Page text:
Villordsutch reviews Dirk Gently: The Salmon of Doubt #1…
Plagued by nightmares about a childhood he never had, Dirk returns to Cambridge University to seek the advice of his former tutor, the time-traveling Professor Reg Chronotis. There he discovers that a holistic detective can have more than one past, and his adventures have only just begun… Featuring favorite characters from the original books as well as the cast from the TV series, including Elijah Wood.
SEE ALSO: Check out a preview of Dirk Gently: The Salmon of Doubt #1 here
Arvind Ethan David is a very brave writer! All Dirk Gently fans know – Arvind especially so – that The Salmon of Doubt was Douglas Adams’ unfinished Dirk Gently novel, and some purists may even go so far to say The Salmon of Doubt was Mr. Adams’ unfinished Hitchhikers Guide to the Galaxy novel. Yet with the new Dirk Gently television series just around the corner, Mr. David has decided today was the day he’d like to set himself a challenge and interpret this tale in his own words. If it wasn’t for the fact that The Spoon Too Short was anything other than utterly brilliant I’d be snorting in disgust right now; however I’m sticking along for this ride to see what’s in store.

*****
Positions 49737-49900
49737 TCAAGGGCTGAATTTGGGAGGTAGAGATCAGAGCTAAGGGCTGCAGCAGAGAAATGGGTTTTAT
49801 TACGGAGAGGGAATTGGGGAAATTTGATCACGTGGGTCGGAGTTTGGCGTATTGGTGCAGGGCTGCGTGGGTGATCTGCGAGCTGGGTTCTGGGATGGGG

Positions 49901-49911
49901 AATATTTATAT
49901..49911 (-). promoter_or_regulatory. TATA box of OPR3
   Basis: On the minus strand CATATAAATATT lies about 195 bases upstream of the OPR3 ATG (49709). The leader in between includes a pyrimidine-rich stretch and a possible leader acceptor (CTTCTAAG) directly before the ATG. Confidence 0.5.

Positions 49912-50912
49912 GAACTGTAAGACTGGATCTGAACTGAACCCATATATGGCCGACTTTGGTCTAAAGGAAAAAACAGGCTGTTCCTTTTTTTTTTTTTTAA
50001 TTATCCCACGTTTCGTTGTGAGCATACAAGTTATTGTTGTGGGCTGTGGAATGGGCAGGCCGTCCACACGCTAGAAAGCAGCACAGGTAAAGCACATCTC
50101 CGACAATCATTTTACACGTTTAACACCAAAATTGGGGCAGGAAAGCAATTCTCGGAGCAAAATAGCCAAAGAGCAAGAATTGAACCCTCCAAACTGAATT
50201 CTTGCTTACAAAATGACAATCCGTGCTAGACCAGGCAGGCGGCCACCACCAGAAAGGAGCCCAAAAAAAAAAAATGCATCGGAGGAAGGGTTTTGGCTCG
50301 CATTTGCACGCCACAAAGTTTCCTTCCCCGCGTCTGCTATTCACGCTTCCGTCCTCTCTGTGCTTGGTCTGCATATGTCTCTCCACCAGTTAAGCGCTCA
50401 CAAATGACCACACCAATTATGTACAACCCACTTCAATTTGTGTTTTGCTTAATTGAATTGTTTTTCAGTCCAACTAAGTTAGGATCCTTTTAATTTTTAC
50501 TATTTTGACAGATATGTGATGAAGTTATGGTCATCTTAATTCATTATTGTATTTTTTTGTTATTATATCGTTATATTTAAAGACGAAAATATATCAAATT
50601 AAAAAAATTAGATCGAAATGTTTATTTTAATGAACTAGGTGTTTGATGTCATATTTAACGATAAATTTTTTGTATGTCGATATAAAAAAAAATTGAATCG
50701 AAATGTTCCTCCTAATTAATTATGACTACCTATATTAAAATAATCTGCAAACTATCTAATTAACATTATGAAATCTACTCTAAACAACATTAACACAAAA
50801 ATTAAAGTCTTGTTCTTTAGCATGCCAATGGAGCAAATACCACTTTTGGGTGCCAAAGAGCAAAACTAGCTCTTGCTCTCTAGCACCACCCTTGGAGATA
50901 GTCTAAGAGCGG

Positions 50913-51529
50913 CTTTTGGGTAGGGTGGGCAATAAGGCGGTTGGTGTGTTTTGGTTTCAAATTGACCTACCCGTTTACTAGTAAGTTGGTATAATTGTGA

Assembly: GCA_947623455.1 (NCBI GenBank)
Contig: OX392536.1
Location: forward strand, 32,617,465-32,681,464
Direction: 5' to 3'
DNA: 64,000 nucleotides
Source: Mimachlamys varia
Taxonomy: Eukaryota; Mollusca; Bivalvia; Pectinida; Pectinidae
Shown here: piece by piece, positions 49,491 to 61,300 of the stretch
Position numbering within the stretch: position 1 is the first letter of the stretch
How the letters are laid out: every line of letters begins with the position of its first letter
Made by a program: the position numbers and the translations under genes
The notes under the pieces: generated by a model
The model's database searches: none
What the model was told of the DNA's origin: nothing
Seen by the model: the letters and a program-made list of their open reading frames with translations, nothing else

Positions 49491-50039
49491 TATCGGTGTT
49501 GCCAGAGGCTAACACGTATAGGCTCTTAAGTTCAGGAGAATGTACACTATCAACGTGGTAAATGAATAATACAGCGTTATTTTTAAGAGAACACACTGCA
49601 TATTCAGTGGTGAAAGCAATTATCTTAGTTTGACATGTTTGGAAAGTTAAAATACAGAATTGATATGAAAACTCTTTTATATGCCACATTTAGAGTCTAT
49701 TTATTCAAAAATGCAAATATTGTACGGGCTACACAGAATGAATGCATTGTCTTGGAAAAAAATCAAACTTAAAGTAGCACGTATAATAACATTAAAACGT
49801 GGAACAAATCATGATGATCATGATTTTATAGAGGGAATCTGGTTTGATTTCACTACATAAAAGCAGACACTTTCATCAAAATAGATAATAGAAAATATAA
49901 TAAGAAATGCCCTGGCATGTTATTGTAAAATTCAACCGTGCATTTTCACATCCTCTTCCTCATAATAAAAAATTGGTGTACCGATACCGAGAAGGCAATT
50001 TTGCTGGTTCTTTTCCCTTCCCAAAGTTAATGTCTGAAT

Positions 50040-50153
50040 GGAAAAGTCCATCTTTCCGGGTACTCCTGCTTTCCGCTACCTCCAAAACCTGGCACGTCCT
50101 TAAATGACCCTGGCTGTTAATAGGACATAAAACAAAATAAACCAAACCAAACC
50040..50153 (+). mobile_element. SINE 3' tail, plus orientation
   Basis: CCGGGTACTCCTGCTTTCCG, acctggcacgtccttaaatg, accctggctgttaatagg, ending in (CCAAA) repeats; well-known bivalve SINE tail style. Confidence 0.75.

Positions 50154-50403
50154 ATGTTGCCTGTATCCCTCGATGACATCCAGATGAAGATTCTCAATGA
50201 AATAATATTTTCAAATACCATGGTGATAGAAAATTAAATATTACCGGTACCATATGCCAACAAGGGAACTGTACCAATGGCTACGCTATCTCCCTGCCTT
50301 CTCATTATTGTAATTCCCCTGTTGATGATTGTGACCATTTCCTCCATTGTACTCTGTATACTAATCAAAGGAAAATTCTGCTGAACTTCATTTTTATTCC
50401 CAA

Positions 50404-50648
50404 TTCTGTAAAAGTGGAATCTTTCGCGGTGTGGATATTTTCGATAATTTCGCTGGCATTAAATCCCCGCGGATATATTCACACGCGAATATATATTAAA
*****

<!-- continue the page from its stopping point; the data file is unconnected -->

With Dirk, Sally (the Nurse) and Bernice (the Cat (Schrödingers)) arriving in Cambridge, our Holistic detective is discussing his childhood to Sally, weaving through the ins and outs of his years in Transylvania and the reasons why he never completed his years at Cambridge University. There is one issue bothering him, which is that some of his memories – that he recalls – are bad memories; as in memories that aren’t actually his.
Visiting an old friend, who is an absent minded Professor, in a hope to use his time machine and discover where these memories are coming from, we learn the time machine is now located in the bathroom, and is discovered when Dirk manages to upset Sally to which she enters said bathroom. Oh and Bernice left the group to chase a spider and has been captured by a troll with a sack full of cats, just in case you’re wondering.
Reading The Salmon of Doubt is akin for myself to when I first read Douglas Adams’ Dirk Gently’s Holistic Detective Agency; here is something that doesn’t feel the need to normalise the world into black and white. Here seeping through the cracks is the odd, yet to the strange it’s normal. Like a very subtle Monty Python, Arvind Ethan David isn’t looking for belly laughs but he will put numerous smirks and grins upon your face with odd little lines, like the Abacus being broke.
As ever the art and colours from Ilias Kyriazis and Charlie Kirchoff are both beautiful. I adore the work of these two and I am glad that they have both carried over to this next series of Dirk Gently, for they both add a lot to the comic.
The Salmon of Doubt is truly fantastic! As an opening issue for this new series I am already hooked and ready to be reeled in, as all involvedcomic have delivered something splendid. I’m just sad I’ve got to wait a month to read #2 now.